Home » Uncategorized » Do the Chinese Need Us as Badly as We Need Them?

Do the Chinese Need Us as Badly as We Need Them?

That’s what you hear in the mainstream media all the time. And Peter Schiff always saying “No, they don’t need us, they can sell their stuff internally to the hungry Chinese.”

I found support for Schiff’s claim in the classic work, Commerce Defended, by James Mill. And I quote:

…a nation always has within itself a market equal to all the commodities of which it can possibly have to dispose; that its power of purchasing is always equivalent to its power of producing, or at least to its actual produce; and that as it never can be greater, so it never can be less. Foreign commerce, therefore, is in all cases a matter of expediency rather than of necessity. The intention of it is not to furnish a vent for the produce of the industry of the country, because that industry always furnishes a vent for itself.

Mill here is writing this as a corollary to to the famous Say’s Law, which states that when you make something, that which you made can be traded for something you want. In other words production of Thing A gives you the ability to buy what you want of Things B, C, D etc.

That being the case, if a Chinese manufacturer makes a washing machine, he can trade it for a new Chinese car. So all the Chinese have to do is trade with each other, and they will find a market for all their products.

And now we give the floor to our good friend Devil’s Advocate, who will ask a few question about Say’s Law and this corollary:

DA: Dave, what Say says may apply to the rich capitalist owners of the factories, but what about the coolies who get paid 14 cents an hour? They don’t get a new washing machine to trade for a car. Only the owners get washing machines to trade with, and how many cars do they need? You’ll have ten thousand washing machines, ten thousand new cars, and only two men who can afford anything. The washing machine company owner can buy one new car, the car manufacturer can buy one new washing machine, and that’s all they need. The coolies are stuck with nothing, and the owners are stuck with 9,999 cars and washing machines they will have no choice but to sell to the US.

SD: Not quite, DA. What if the washing machine company was owned by twenty partners?

DA: OK, then there would be twenty cars sold.

SD: And if it had thousands of partners?

DA: But it doesn’t.

SD: Oh, yes it does. Because all the workers in the factories all over China are in reality partners in the companies they work for.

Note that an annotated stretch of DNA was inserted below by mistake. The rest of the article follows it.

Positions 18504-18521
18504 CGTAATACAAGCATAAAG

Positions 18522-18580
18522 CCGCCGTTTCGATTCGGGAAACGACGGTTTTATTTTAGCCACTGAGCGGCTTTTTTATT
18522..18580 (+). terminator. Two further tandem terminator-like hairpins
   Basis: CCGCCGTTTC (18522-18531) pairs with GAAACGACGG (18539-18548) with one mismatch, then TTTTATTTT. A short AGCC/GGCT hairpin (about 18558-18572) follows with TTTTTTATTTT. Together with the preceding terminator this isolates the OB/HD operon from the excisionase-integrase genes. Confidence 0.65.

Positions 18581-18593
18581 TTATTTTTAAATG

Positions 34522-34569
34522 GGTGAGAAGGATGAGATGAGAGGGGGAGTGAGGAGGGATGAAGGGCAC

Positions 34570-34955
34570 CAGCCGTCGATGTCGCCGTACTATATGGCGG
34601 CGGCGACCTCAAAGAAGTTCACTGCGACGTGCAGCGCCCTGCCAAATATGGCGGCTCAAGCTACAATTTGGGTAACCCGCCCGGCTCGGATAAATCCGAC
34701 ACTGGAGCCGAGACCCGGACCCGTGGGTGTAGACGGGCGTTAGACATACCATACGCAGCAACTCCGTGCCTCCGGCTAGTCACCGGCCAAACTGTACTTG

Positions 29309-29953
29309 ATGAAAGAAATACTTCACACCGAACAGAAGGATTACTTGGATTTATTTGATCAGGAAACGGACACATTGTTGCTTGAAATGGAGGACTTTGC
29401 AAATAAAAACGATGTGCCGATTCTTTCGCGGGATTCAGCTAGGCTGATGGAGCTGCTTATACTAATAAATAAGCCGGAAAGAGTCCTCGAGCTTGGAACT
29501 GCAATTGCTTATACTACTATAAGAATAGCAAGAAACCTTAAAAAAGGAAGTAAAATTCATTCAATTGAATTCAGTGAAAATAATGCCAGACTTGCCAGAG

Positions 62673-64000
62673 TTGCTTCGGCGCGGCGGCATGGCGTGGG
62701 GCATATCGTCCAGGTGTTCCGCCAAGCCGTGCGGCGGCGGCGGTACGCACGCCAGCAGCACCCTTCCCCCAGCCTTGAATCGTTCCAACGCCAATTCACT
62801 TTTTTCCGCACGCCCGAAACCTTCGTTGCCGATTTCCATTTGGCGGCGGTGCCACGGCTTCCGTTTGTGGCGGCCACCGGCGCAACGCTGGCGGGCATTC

DA: What are you talking about? They are the exploited proletariat, not partners.

SD: Actually they are in a much better position than partners. A partner gets his share only when the product is sold, obviously. The workers get paid in advance. A partner gets paid nothing if there are no sales. The workers gets paid win or lose. A partner has to put up some money to be accepted as a partner. The workers get a slice of the pie even though they put up no money. So that it’s not just the factory owner putting the washing machines on the market to trade for cars. It’s him and all his workers.

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4 Comments

  1. Foreign commerce creates a more sophisticated division of labor among the traders.

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  2. Smiling Dave says:

    Dmitry,Very true, and it's the very next point Mill raises.The US is certainly benefiting from the current sophisticated division of labor, with the Chinese doing all the work and the US doing all the consuming.

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  3. It's interesting how Mises, say, talks about the need for population growth not to overtake capital accumulation.But that is an argument against open borders. If people could move freely, then hundreds of millions of foreigners would quickly move to the US, and even more US companies would move overseas. Then the capital concentrated in the US would "spread" all over the world and its people.This will raise the standard of living overall but lower the American workers' standard of living.Should libertarian insistence on open borders, therefore, wait until most countries' economies improve? Or should we love the entire world and recommend policies that fulfill global utilitarianism?

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  4. Smiling Dave says:

    that's a topic for the mises.org forum

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